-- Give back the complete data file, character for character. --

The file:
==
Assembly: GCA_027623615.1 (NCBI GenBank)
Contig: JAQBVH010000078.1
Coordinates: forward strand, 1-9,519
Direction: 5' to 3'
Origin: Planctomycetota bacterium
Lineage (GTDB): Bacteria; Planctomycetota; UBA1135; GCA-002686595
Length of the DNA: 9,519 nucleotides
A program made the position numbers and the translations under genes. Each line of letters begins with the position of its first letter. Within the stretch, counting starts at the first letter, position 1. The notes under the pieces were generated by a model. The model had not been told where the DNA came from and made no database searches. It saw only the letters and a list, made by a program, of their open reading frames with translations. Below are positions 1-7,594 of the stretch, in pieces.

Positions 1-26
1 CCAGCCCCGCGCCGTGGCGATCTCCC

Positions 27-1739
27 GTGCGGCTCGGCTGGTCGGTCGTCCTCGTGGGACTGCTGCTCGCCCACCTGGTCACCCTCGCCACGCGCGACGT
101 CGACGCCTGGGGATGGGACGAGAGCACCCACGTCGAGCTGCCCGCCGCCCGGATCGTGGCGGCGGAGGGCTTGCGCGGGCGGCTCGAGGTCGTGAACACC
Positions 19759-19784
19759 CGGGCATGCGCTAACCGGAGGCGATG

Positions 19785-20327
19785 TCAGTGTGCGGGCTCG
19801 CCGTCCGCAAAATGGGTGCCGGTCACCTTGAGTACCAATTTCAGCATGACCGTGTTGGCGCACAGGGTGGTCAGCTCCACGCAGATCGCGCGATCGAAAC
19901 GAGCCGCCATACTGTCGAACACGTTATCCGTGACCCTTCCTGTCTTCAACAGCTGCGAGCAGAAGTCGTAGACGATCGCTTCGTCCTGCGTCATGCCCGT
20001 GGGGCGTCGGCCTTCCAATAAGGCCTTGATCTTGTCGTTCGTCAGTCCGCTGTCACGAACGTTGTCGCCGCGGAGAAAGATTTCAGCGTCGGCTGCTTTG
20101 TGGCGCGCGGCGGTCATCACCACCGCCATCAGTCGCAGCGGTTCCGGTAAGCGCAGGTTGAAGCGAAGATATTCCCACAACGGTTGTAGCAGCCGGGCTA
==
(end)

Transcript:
Assembly: GCA_027623615.1 (NCBI GenBank)
Contig: JAQBVH010000078.1
Coordinates: forward strand, 1-9,519
Direction: 5' to 3'
Origin: Planctomycetota bacterium
Lineage (GTDB): Bacteria; Planctomycetota; UBA1135; GCA-002686595
Length of the DNA: 9,519 nucleotides
A program made the position numbers and the translations under genes. Each line of letters begins with the position of its first letter. Within the stretch, counting starts at the first letter, position 1. The notes under the pieces were generated by a model. The model had not been told where the DNA came from and made no database searches. It saw only the letters and a list, made by a program, of their open reading frames with translations. Below are positions 1-7,594 of the stretch, in pieces.

Positions 1-26
1 CCAGCCCCGCGCCGTGGCGATCTCCC

Positions 27-1739
27 GTGCGGCTCGGCTGGTCGGTCGTCCTCGTGGGACTGCTGCTCGCCCACCTGGTCACCCTCGCCACGCGCGACGT
101 CGACGCCTGGGGATGGGACGAGAGCACCCACGTCGAGCTGCCCGCCGCCCGGATCGTGGCGGCGGAGGGCTTGCGCGGGCGGCTCGAGGTCGTGAACACC
Positions 19759-19784
19759 CGGGCATGCGCTAACCGGAGGCGATG

Positions 19785-20327
19785 TCAGTGTGCGGGCTCG
19801 CCGTCCGCAAAATGGGTGCCGGTCACCTTGAGTACCAATTTCAGCATGACCGTGTTGGCGCACAGGGTGGTCAGCTCCACGCAGATCGCGCGATCGAAAC
19901 GAGCCGCCATACTGTCGAACACGTTATCCGTGACCCTTCCTGTCTTCAACAGCTGCGAGCAGAAGTCGTAGACGATCGCTTCGTCCTGCGTCATGCCCGT
20001 GGGGCGTCGGCCTTCCAATAAGGCCTTGATCTTGTCGTTCGTCAGTCCGCTGTCACGAACGTTGTCGCCGCGGAGAAAGATTTCAGCGTCGGCTGCTTTG
20101 TGGCGCGCGGCGGTCATCACCACCGCCATCAGTCGCAGCGGTTCCGGTAAGCGCAGGTTGAAGCGAAGATATTCCCACAACGGTTGTAGCAGCCGGGCTA